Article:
#51: JTBD Framework: Is Your Product a Vitamin or Painkiller?
Updated: Aug 16
A challenge that can plague product teams as well as those responsible for the GTM is a lack of deep and nuanced understanding of their audience.
This is where the jobs-to-be-done framework comes in.
Shoutout to First Round's Angel Track community member, Sunita Mohanty, whose article inspired this micro essay. Link to her insightful + actionable JTBD article in the Twitter thread below.
4 key benefits of embracing the JTBD framework.
Enable you to build a product that's a painkiller, not a vitamin
Build a product that solves a high-priority problem for an audience.
The kind of “job” that audiences are excited to "hire" your product to solve for aka a painkiller.
Not a vitamin which is more or less a nice to have but not necessary.
"Importantly, a job should highlight a promising specific market opportunity about an unmet need — balancing between too broad or too niche.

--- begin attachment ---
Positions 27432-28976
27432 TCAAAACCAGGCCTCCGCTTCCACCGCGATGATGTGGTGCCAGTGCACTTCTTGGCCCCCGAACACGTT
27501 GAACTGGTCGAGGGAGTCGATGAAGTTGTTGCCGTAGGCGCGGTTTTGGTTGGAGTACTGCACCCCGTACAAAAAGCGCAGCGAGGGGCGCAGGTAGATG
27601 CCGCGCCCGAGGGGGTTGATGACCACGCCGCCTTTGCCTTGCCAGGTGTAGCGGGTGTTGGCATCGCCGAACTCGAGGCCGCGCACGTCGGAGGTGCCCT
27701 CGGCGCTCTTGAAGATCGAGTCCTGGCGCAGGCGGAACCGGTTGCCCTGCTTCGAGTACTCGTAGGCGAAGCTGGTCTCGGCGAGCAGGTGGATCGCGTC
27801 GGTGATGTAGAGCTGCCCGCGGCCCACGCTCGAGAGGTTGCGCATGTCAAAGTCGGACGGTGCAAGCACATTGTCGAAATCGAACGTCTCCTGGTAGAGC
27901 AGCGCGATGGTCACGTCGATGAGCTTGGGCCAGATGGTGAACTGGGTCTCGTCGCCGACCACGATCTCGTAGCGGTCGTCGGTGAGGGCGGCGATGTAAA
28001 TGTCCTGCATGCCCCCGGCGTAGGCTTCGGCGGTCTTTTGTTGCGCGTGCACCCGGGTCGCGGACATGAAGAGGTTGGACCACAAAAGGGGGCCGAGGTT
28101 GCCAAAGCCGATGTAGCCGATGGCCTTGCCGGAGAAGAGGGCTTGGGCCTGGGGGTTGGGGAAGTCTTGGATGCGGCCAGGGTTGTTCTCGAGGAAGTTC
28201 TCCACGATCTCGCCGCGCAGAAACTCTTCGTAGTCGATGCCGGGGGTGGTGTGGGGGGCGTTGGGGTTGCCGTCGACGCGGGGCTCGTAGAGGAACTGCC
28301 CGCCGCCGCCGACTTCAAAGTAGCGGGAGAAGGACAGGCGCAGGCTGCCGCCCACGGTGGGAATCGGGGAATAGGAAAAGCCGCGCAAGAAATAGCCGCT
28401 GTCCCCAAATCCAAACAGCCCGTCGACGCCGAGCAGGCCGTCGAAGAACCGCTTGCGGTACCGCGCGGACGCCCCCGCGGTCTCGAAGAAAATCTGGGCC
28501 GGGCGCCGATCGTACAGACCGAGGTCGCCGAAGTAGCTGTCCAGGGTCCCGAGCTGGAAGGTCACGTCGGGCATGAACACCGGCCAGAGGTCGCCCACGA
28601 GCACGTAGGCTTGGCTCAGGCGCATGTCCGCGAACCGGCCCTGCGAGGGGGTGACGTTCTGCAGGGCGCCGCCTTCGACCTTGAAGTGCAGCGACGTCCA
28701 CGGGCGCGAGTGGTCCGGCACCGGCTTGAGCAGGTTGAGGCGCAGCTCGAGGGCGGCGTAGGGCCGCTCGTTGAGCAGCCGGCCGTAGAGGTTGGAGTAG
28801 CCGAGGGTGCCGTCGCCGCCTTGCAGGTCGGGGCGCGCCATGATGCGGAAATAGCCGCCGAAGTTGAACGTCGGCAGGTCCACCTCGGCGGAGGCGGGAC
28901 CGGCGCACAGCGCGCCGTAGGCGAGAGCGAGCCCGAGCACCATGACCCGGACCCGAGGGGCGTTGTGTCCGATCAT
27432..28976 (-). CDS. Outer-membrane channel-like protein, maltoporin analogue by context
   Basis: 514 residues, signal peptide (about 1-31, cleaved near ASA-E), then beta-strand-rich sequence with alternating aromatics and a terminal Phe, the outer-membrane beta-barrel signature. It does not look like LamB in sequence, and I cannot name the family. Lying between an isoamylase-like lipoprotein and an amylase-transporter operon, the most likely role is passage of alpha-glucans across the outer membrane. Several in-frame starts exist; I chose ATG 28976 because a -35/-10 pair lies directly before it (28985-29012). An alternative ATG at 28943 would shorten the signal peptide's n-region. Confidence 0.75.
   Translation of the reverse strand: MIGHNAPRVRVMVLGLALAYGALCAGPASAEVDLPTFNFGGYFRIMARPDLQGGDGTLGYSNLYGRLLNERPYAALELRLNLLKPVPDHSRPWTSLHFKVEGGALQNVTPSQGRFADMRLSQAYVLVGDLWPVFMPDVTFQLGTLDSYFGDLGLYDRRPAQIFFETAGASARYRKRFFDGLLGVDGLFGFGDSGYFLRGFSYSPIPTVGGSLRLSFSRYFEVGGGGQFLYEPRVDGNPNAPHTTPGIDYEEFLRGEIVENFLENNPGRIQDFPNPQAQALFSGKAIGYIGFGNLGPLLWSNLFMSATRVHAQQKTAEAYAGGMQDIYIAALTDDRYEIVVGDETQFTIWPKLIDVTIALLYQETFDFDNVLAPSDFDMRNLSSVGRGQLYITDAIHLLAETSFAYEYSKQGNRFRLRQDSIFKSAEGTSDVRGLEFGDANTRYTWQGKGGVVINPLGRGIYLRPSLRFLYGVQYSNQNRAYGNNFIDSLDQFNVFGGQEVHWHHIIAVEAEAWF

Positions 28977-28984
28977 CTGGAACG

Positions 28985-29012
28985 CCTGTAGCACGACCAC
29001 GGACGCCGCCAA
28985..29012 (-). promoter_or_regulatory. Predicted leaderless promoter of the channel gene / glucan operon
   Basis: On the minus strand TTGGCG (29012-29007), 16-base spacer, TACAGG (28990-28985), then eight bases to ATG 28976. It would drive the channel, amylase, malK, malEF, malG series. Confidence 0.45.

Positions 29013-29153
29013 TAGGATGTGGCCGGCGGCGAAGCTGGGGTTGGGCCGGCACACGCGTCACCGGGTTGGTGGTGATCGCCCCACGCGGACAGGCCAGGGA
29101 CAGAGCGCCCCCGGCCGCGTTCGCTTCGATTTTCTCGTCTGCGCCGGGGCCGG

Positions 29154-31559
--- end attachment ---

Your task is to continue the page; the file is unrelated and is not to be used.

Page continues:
What exactly is too broad or too niche?
This is more art than science, but as Paul Graham describes: “You can either build something a large number of people want a small amount, or something a small number of people want a large amount. Choose the latter.” - Sunita Mohanty
Crystalize focus of entire team including GTM
As the saying goes, a good product with bad distribution will lose to a bad product with good distribution.
The entire organization benefits by embracing the JTBD framework as it helps bring a shared focus on the same Northstar.
This helps address one of the biggest distribution challenges, getting Demand Generation and Sales on the same page to operationalize the go-to-market-strategy.
Putting the customer at the center of everything you do can be easier to say than do.
Committing to the JTBD framework and associated documentation that can be embraced by the product and cross-functional teams enables everyone to get on the same page and remain there.
March 21, 2021 (Tweet Link)